Richard Wong, 23, of Valencia and a college student in San Francisco, confounded Riverside County Sheriff’s Department (RCSD) searchers and all probabilities by turning exhaustion into a prodigious physical feat.
On Monday, May 31, Wong began hiking with several friends from Humber Park to what searchers believed was Tahquitz Peak. Around noon, short of the Saddle, Wong told his friends he was not feeling well, was experiencing extreme exhaustion and was going to head back to Humber. He never arrived.
At 3:30 a.m. Tuesday June 1, RCSD mobilized Riverside Mountain Rescue Unit, who, along with Desert Search and Rescue and an RCSD helicopter unit, combed the area from the top of the Palm Springs Aerial Tram to Humber and Tahquitz. Late Tuesday, at around 6:00 p.m., 32 hours after beginning his hike, Wong was sited by desert station Tram personnel in a canyon, under Tram towers, directly above the station. Officials hiked up and escorted him down.
How does a man who is too exhausted to go on after less than two hours on a trail, find the stamina and sure footedness to safely navigate his way to the peak. and then down the treacherous north face of Mt. San Jacinto, a descent that has beckoned to and broken other hikers?
“Tuesday was my mother’s birthday,” said Wong by telephone, “and I wanted to make sure not to worry her.” Wong then recounted his odyssey.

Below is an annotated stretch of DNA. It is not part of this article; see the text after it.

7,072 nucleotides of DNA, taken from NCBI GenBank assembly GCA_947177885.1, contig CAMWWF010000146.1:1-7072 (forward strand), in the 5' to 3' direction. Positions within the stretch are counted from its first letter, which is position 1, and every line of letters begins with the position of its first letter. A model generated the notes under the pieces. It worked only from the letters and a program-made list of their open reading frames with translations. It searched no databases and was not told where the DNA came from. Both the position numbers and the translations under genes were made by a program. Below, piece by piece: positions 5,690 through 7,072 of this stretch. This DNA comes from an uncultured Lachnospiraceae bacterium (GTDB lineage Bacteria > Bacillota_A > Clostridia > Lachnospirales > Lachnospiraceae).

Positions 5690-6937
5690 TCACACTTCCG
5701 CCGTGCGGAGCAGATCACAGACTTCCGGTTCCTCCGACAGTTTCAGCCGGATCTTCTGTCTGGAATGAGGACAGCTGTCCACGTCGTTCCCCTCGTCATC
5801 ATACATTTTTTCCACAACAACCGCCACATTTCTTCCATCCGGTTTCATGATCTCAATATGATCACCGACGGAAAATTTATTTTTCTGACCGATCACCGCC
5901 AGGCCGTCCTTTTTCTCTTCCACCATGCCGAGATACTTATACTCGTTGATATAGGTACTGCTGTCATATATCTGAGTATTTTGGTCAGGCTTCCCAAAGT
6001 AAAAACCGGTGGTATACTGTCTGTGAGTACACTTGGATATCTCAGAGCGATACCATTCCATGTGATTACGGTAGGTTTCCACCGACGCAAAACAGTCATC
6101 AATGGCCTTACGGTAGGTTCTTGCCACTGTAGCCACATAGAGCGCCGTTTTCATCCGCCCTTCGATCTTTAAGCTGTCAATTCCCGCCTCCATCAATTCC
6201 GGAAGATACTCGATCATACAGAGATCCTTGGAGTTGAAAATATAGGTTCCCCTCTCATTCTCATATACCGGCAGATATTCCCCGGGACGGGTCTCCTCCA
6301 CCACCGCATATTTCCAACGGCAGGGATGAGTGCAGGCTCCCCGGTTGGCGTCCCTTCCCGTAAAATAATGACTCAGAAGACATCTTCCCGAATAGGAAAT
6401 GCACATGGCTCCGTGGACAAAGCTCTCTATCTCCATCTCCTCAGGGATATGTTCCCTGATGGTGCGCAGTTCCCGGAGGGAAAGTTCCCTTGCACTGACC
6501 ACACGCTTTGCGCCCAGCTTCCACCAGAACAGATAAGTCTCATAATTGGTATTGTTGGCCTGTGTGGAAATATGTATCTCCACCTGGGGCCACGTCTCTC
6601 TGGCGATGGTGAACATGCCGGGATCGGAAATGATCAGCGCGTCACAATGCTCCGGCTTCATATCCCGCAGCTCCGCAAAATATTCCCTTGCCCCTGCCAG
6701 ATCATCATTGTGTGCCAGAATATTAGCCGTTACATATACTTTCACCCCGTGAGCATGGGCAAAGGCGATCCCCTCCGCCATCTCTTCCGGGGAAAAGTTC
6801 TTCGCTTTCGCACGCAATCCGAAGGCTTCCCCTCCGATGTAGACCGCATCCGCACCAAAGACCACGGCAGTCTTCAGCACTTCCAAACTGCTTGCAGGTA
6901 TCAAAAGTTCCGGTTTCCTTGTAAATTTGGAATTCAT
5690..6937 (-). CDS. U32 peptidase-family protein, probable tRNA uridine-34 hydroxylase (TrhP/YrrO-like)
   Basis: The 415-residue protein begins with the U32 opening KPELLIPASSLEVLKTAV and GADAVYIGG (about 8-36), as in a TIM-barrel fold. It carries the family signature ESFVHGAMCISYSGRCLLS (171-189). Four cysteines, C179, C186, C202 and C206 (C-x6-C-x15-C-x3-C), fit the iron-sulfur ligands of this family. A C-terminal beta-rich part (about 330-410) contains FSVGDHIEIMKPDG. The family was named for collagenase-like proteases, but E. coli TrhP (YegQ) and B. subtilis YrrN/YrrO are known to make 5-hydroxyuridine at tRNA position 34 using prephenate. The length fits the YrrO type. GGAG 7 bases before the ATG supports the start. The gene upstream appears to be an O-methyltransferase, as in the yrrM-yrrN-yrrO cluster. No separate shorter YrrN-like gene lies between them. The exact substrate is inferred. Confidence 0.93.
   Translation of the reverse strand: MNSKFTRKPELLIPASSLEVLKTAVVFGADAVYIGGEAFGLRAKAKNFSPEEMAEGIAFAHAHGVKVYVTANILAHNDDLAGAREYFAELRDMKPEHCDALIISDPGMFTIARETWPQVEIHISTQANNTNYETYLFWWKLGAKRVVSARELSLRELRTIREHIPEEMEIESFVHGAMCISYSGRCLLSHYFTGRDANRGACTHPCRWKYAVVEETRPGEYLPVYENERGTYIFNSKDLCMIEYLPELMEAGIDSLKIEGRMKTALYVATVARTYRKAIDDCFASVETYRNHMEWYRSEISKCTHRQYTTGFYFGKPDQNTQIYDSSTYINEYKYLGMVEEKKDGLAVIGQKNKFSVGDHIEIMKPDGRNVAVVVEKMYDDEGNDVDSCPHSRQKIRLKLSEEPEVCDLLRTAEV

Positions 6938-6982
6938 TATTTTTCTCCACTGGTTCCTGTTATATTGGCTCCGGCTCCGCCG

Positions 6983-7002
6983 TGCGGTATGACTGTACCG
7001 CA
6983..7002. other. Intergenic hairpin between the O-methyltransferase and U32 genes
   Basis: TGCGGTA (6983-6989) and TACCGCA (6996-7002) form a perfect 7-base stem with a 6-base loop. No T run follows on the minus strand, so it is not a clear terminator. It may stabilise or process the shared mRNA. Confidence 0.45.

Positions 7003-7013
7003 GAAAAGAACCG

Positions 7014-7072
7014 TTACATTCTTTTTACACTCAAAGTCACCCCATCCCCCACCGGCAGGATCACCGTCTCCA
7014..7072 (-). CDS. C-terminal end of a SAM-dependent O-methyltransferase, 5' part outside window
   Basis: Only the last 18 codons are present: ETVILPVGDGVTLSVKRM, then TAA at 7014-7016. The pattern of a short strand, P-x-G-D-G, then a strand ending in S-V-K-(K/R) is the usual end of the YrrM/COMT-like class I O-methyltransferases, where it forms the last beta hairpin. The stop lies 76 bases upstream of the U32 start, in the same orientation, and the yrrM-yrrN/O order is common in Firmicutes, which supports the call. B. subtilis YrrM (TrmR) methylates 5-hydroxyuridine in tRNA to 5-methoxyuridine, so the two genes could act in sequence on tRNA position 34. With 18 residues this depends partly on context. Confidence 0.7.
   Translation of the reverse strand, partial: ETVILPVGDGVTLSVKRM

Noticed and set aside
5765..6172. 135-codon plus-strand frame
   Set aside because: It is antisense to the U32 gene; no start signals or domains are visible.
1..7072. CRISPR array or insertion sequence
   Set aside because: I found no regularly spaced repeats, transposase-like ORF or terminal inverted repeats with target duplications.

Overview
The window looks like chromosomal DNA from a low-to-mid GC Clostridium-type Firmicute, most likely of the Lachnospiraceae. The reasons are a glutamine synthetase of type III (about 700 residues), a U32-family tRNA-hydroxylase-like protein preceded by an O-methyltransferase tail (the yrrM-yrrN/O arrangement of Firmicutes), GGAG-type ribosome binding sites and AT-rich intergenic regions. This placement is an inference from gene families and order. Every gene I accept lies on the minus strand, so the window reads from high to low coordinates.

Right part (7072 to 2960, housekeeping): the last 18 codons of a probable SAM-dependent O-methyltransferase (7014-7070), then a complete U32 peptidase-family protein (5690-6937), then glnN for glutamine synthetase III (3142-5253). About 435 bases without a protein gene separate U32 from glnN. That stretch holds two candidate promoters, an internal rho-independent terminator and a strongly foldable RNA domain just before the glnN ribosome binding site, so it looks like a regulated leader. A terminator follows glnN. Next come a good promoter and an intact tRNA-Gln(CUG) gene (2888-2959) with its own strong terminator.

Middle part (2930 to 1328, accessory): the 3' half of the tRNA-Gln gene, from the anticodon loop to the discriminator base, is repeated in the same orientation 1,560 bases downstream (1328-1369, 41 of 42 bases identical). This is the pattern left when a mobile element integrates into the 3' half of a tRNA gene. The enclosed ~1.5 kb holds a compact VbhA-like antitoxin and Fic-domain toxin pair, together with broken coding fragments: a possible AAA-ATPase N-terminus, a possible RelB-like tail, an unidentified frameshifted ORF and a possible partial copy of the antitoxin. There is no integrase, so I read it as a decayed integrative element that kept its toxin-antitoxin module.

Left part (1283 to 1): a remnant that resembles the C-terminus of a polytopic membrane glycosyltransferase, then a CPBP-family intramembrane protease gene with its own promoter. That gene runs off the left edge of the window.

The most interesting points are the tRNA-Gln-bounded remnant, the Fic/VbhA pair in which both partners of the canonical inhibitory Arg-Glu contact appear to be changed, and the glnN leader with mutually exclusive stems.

After his friends went on, Wong rested, then, feeling better, decided to start after them, but not to Tahquitz, as searchers initially believed, but to the peak of Mt. San Jacinto. And although Wong encountered other hikers and even a park ranger, neither search team nor RCSD’s helicopter ran into him because they weren’t searching where he was heading.
Wong said he got to the summit about sundown, and because it was still snowy there, realized he needed to hike out of the snow. “I thought I’d hike back to Humber, but the dark and the thickness of the trees convinced me I needed to stop for the night,” he said. Wong had on a t-shirt, basketball shorts and tennis shoes. “I also had a jacket and that pretty much saved me,” he said.
The next morning, at sunrise, Wong saw that he was still on the ridgeline and that the cables of the Tram were off to his right. He decided to follow the cables down to the desert station. “Ten decently sized hills turned out to be 80 or 90 with vertical drop offs,” re remembered. “I followed a little creek, with snow runoff, down the mountain. It looked shorter and a lot easier on a map.”
Wong said it took him 10 hours to get down the precipitous north face. “It was a bad guess and a bad gamble,” he acknowledged.
Many hikers lost and desperate hikers have looked from the ridgeline to the lights and civilization of Palm Springs below and decided to make the descent. Wong is one of the lucky few that made it on his own.